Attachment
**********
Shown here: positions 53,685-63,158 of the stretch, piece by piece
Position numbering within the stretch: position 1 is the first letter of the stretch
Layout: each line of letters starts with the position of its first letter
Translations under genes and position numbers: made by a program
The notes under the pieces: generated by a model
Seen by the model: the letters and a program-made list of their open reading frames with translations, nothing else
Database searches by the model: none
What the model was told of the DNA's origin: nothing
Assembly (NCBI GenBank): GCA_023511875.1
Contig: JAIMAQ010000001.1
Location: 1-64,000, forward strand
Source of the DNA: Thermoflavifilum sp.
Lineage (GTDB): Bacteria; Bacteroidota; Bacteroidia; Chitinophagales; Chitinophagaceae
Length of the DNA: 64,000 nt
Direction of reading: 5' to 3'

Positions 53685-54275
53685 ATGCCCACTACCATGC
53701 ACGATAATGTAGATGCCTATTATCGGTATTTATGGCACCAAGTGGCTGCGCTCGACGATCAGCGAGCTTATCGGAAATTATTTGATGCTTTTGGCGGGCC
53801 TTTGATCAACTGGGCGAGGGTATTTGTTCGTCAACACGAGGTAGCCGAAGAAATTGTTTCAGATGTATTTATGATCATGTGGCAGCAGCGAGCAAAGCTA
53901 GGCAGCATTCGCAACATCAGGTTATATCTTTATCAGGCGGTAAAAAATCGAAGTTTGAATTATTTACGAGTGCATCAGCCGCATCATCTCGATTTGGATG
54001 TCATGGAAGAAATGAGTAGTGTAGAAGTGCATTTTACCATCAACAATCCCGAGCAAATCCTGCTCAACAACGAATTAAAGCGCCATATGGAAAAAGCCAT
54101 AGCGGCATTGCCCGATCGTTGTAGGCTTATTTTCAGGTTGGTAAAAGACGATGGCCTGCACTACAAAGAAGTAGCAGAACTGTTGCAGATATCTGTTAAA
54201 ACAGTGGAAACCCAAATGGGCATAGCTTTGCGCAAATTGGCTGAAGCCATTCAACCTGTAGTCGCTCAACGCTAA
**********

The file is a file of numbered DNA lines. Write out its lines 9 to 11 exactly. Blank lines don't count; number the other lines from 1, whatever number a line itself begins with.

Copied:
Assembly (NCBI GenBank): GCA_023511875.1
Contig: JAIMAQ010000001.1
Location: 1-64,000, forward strand